During your life:
When it comes to estate planning to prepare for what may happen while you are still alive, you’ll want to make sure you have documents in place for your spouse or other individual(s) you trust to be able to make medical and financial decisions on your behalf if you become incapacitated or otherwise unable to make these decisions. This can be the same person if you choose, or you may wish for one person to make medical decisions and for another to make financial decisions for you.
After your death:
Consider to whom you wish to leave assets after your passing. You can name beneficiaries of retirement and non-retirement accounts. If your beneficiaries are charities or are old enough and mature enough to be able to manage the inheritance they will receive from you, this can work well. You may also want to consider establishing a trust that would be for the benefit of yourself (and for your spouse, if this is your situation) during your lifetime(s) and then for the benefit of your beneficiaries after your deaths. You will want to consider who to name as trustee. It often works well to name a family member to act as trustee along with an independent trustee who is not a beneficiary of the trust and not related to any beneficiary.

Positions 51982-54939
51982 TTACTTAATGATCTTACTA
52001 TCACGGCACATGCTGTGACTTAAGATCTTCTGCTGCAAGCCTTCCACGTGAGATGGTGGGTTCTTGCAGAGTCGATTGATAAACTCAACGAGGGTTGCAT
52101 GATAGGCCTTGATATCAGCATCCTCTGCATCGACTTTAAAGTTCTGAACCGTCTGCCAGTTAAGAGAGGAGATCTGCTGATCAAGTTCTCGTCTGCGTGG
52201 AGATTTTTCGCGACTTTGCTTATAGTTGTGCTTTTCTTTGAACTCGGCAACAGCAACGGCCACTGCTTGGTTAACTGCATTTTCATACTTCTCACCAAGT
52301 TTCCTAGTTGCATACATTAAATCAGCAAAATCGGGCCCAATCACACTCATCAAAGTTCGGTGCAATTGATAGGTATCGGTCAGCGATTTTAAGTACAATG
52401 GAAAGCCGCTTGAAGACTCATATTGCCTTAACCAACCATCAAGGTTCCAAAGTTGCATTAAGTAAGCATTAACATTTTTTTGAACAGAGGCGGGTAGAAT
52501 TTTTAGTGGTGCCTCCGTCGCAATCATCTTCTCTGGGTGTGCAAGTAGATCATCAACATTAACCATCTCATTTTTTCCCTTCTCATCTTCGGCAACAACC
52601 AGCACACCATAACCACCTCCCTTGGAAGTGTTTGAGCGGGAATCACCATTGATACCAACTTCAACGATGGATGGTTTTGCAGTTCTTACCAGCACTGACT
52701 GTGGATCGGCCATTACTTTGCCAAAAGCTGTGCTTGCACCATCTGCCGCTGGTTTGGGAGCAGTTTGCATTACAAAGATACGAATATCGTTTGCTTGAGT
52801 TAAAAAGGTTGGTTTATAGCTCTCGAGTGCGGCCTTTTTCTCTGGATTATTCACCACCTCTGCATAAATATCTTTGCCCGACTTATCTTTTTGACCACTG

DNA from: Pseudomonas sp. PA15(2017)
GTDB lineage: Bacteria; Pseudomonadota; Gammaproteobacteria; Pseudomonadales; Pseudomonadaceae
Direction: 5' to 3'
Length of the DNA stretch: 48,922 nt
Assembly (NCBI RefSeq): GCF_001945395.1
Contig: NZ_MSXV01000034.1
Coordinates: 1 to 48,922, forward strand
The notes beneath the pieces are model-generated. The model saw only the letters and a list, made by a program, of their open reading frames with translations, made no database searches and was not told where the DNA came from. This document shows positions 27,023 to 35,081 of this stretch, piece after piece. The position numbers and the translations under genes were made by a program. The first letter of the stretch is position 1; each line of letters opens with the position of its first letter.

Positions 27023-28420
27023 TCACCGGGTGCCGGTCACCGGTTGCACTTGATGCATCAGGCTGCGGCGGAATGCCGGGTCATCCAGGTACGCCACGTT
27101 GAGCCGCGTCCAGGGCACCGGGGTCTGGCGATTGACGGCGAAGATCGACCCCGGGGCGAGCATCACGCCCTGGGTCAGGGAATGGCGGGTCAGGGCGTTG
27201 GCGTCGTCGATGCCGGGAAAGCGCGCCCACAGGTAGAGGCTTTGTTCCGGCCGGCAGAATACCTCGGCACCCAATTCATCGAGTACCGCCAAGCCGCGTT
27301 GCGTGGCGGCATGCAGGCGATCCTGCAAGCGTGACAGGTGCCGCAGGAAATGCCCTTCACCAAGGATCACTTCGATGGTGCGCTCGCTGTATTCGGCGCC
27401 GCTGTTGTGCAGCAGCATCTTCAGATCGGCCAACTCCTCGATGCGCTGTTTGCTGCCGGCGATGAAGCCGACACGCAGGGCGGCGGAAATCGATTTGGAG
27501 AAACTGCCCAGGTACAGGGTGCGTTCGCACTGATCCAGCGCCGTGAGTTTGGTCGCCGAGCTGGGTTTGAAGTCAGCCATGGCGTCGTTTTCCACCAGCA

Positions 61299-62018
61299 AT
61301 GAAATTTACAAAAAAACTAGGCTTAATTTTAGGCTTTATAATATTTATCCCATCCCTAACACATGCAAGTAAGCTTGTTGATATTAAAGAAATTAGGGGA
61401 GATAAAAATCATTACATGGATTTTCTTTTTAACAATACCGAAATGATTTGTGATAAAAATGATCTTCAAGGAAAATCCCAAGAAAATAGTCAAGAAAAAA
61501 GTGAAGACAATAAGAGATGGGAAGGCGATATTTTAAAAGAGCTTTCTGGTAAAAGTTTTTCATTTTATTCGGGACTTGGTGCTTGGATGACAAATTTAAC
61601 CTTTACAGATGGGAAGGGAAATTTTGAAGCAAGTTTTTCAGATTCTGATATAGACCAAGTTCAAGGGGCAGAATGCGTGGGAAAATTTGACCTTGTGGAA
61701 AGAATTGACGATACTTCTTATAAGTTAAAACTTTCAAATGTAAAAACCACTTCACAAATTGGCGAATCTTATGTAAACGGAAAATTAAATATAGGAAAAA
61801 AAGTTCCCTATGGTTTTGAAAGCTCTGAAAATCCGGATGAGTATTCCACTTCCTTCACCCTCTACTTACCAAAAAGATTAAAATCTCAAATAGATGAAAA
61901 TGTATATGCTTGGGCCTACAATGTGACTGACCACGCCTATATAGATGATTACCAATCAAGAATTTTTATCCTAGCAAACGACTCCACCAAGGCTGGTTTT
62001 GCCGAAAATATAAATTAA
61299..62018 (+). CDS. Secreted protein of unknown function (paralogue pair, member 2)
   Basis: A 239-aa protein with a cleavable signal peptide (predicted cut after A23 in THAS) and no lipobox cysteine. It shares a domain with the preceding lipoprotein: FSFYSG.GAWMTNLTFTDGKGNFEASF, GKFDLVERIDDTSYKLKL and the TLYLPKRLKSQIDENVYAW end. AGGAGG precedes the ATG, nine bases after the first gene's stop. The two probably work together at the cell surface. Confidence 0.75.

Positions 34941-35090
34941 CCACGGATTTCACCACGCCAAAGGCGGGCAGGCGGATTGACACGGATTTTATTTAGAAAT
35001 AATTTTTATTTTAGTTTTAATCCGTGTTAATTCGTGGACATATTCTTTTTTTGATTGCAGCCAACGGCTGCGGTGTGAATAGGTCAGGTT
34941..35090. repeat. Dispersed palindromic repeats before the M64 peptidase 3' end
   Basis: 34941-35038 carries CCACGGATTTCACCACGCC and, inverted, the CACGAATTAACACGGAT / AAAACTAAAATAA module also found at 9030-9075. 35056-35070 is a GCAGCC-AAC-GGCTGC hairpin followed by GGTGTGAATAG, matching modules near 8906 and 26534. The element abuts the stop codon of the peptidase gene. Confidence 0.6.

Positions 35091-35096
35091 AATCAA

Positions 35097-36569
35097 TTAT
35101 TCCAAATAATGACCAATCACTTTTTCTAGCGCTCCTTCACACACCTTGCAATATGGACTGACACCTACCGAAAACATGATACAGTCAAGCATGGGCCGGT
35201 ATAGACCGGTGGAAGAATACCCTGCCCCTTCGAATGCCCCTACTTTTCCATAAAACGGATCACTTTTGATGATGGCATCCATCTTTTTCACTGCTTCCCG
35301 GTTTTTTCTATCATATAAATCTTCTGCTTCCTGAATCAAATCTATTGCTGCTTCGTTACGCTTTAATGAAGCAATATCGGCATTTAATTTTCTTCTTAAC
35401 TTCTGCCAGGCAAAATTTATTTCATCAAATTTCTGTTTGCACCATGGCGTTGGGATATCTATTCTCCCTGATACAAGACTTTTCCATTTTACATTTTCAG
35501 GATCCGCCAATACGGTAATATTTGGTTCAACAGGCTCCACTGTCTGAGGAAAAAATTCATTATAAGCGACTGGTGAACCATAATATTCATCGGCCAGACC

Another reason to make a trust a part of your estate plan is that assets held in trust are available to and are under the control of the trustee and may be used for expenses of administration, including estate taxes, final income taxes, and final expenses (such as unpaid medical bills and funeral expenses). Funding a trust can greatly reduce the expenses of administration after you pass away.
Even if you aren’t leaving assets to family members, you will want to provide a family tree to your attorney or another trusted party as some states require heirs-at-law to be given notice of probate proceedings. Leaving a list of your heirs-at-law ahead of time will help those who will benefit from your estate save time and money.
Carefully consider who you will name as your executor and trustee(s). The person who serves as executor carries a lot of responsibility, and this is a time-consuming job. The executor is responsible for filing your final income tax returns, filing your will with the probate court, and distributing your assets according to your will, among other responsibilities.
There is a lot for child-free adults to keep in mind when it comes to estate planning, and everyone’s situation is different. An estate planning attorney can help you create the best plan for your individual situation.
For help with your estate plan, contact us at Wilson and Wilson Estate Planning and Elder Law, LLC at 708 482 7090 for our main office in LaGrange, Illinois or at 847 656 8958 for our Northbrook, Illinois office.